The Corporate Transparency Act Reporting Requirements

Under the Corporate Transparency Act (CTA), certain entities are required to report beneficial ownership information. This regulation, implemented by the Financial Crimes Enforcement Network (FinCEN), is designed to prevent and combat illicit activities such as money laundering, terrorist financing, corruption, and tax fraud. This guide will help you understand the Beneficial Ownership Information Reporting Requirements and how they apply to you.

Who Needs to Report?

The CTA reporting requirements apply to corporations, limited liability companies, and other corporate structures formed within the United States. These entities play a crucial role in the U.S. economy, but their opaque structures can sometimes be exploited for illicit activities. The CTA aims to increase transparency and reduce these risks.

What Information is Required?

Entities are required to report two categories of individuals: the beneficial owners of the entity, and individuals who have filed an application with specified governmental authorities to create the entity or register it to do business. This information is crucial for law enforcement and regulatory bodies to prevent and investigate illicit activities.

  • Full legal name: The complete legal name of the beneficial owner as per official documents.
  • Date of birth: The date of birth of the beneficial owner, which helps in identifying the individual.
  • Current residential or business street address: The current address where the beneficial owner resides or conducts business. This does not include P.O. Box addresses.
  • Identification number: A unique identification number from an acceptable identification document such as a passport or driver’s license, or a FinCEN identifier.

For non-U.S. citizens who are beneficial owners, they will need to provide the number and country of issuance of their passport or a description of a similar identification document.

When is the Report Due?

The CTA reporting requirements will be effective from January 1, 2024. Entities will need to ensure they have the necessary information and processes in place to comply with these requirements from this date.

Why is this Important?

The CTA reporting requirements are designed to increase transparency and strengthen the U.S. anti-money laundering/countering the financing of terrorism (AML/CFT) framework. By requiring entities to disclose beneficial ownership information, the CTA aims to prevent illicit actors from using corporate structures to hide their activities and illicit gains. This not only protects the U.S. economy but also promotes a fairer business environment for all.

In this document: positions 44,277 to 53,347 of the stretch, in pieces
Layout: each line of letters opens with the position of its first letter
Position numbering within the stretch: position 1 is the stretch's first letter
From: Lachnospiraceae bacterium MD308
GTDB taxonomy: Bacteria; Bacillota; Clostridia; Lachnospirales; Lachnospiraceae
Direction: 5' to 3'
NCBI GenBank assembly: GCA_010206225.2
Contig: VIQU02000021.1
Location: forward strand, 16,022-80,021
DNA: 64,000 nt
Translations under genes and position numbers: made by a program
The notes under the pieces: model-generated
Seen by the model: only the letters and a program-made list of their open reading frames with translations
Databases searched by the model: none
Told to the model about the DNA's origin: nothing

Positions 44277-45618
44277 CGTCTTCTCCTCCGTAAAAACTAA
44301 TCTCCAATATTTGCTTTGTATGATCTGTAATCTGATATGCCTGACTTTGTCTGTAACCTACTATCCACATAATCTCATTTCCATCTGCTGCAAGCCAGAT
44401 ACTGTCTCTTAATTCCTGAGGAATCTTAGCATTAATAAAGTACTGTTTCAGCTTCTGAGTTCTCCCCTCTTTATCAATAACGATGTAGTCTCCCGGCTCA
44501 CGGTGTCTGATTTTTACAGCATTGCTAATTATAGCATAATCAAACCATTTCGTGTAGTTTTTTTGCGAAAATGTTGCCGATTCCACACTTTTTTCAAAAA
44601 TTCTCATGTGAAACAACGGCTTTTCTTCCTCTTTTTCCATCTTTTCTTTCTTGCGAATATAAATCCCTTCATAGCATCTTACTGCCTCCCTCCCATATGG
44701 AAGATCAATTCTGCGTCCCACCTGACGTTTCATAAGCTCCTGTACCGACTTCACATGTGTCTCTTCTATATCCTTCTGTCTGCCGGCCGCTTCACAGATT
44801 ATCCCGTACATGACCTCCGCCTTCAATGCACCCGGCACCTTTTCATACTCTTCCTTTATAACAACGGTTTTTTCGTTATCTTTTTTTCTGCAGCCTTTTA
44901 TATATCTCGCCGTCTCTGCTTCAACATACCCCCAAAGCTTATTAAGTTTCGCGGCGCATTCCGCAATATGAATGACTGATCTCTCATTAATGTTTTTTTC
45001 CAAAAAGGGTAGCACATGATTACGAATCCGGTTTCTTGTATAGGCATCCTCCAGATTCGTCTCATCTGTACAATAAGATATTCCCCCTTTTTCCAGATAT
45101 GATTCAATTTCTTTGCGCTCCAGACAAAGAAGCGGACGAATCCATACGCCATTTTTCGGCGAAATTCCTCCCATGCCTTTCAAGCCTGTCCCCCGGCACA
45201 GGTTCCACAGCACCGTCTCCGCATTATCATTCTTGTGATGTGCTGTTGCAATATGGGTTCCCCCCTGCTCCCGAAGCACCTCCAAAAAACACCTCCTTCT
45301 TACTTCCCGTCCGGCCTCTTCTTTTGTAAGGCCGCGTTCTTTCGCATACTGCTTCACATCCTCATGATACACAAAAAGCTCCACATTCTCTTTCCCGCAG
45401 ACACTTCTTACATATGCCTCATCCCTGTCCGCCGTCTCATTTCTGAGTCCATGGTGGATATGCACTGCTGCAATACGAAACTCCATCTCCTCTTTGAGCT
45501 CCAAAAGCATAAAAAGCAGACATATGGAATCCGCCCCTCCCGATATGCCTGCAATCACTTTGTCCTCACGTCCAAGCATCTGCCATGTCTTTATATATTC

Privacy Concerns and Security Implications

While the CTA aims to increase transparency and combat illicit activities, it also raises certain privacy concerns. The information collected will be stored in a central federal database, which could potentially be targeted by hackers. The government has assured that stringent security measures will be in place to protect this sensitive information. However, past incidents of federal databases being hacked highlight the potential risks involved.

It’s important to note that the information required under the CTA is limited to what’s necessary for law enforcement and regulatory bodies to prevent and investigate illicit activities. This includes the identities of the beneficial owners and individuals who have filed an application to create or register the entity. The government has emphasized that the collection and storage of this information will be done in a manner that respects privacy rights and ensures data security.

31 U.S.C. Section 5336(b)(2) of the Corporate Transparency Act.


(A) IN GENERAL.—In accordance with regulations prescribed by the Secretary of the Treasury, a report delivered under paragraph (1) shall, except as provided in subparagraph (B), identify each beneficial owner of the applicable reporting company and each applicant with respect to that reporting company by—

(i) full legal name;

(ii) date of birth;

(iii) current, as of the date on which the report is delivered, residential or business street address; and


(I) unique identifying number from an acceptable identification document; or

(II) FinCEN identifier in accordance with requirements in paragraph (3).

(B) REPORTING REQUIREMENT FOR EXEMPT ENTITIES HAVING AN OWNERSHIP INTEREST.—If an exempt entity described in subsection (a)(11)(B) has or will have a direct or indirect ownership interest in a reporting company, the reporting company or the applicant—

(i) shall, with respect to the exempt entity, only list the name of the exempt entity; and

(ii) shall not be required to report the information with respect to the exempt entity otherwise required under subparagraph (A).